Jesus has come to the home of Jairus, a ruler of the synagogue. Jairus asked Jesus to come and make his sick 12–year-old daughter well (Matthew 9:18–19; Mark 5:21–24). By the time Jesus and the disciples arrived, the girl was reportedly dead, and a group of professional mourners was already playing flutes and wailing. Jesus told them to go away because the girl was only sleeping (Matthew 9:23–24).
The next verse says this.
“But when the crowd had been sent out, He entered and took her by the hand, and the girl got up.” – Matthew 9:25
The crowd of mourners was ushered out of the house. We know from Luke that only five people remained inside with Him: Peter, James, John, and the girl’s parents (Luke 8:51). Now Jesus goes to the girl and takes her by the hand. Mark reports that He spoke to her, saying “Talitha cumi,” meaning “little girl, I say to you arise” (Mark 5:41). The girl did exactly that.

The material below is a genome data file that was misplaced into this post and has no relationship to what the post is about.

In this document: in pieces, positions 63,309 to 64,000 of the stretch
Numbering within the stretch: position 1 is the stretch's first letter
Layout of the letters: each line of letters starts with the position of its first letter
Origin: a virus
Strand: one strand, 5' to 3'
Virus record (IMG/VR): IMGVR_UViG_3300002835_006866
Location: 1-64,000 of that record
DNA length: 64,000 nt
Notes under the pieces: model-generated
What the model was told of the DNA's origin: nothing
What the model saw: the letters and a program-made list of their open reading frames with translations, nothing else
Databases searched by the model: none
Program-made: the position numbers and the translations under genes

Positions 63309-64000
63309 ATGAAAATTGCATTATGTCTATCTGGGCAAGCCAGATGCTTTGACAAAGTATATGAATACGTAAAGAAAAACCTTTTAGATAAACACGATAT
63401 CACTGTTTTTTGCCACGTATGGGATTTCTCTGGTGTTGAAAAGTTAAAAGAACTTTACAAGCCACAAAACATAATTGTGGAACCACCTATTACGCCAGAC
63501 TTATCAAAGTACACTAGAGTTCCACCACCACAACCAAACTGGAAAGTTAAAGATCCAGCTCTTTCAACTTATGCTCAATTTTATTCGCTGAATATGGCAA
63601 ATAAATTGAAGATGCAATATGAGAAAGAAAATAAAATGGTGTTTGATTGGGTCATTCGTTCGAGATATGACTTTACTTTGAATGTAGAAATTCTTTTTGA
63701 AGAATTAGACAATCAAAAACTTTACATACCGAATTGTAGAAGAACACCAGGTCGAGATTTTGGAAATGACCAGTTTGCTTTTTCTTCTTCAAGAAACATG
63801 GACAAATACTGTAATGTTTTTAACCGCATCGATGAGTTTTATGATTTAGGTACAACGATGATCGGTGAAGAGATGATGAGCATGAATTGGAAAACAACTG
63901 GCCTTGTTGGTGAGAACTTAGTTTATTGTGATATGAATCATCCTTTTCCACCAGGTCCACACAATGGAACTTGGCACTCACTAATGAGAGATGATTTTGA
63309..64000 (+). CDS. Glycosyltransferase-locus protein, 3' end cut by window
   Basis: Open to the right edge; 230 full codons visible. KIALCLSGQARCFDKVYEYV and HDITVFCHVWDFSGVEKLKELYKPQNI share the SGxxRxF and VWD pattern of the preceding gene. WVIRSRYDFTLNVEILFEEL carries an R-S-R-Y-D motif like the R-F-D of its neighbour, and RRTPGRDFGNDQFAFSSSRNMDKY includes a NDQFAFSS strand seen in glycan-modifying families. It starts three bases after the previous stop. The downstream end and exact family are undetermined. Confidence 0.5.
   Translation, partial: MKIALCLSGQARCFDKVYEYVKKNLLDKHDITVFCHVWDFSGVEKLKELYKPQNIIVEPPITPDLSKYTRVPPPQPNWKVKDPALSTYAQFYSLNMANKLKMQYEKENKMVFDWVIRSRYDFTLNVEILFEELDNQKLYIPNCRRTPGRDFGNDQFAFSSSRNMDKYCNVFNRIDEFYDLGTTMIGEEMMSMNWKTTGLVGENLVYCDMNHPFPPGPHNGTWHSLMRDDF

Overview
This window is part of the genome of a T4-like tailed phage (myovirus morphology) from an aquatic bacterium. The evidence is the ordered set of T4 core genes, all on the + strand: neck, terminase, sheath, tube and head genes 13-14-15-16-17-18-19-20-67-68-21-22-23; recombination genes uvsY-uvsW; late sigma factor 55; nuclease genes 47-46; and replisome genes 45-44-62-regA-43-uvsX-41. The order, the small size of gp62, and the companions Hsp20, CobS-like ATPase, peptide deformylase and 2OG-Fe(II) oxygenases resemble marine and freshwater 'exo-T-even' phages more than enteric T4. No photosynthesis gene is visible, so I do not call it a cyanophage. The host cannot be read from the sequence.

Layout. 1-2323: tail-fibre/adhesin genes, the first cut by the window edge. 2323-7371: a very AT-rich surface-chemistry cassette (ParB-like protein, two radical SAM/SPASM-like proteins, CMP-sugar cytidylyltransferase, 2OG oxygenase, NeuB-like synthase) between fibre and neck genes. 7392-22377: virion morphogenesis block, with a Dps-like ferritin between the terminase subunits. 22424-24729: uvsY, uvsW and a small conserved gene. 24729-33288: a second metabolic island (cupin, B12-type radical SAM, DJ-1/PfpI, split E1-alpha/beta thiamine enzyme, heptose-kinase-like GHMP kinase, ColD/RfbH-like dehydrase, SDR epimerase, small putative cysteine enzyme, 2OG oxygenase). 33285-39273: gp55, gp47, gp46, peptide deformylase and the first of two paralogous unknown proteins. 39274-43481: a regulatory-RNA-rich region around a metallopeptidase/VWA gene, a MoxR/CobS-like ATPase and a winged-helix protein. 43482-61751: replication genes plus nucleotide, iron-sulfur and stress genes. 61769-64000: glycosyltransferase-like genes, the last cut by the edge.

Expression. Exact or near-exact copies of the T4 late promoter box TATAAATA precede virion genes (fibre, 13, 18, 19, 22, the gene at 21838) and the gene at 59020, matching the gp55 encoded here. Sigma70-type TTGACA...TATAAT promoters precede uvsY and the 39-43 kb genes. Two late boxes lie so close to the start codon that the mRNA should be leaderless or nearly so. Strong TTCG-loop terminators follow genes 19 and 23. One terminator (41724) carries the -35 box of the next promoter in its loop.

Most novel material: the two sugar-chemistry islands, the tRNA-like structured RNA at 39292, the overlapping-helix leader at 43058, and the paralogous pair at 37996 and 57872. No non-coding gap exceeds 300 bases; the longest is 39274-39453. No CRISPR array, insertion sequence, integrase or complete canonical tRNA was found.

By touching a dead body, Jesus would have become ceremonially unclean under the law for seven days (Numbers 19:11–21). But since the girl immediately returned to life, He was not guilty of touching a corpse. Jesus repeatedly uses His power to restore cleanness to those who were unclean under the law.
Jesus restores the unclean. He restores the broken. He restores the hurting, the mourning, the lost. He restores it all. A person who is dead lies in front of Him, He sees that not as an obstacle, but an opportunity. An opportunity for God to be glorified.
How do we see the obstacles in front of us?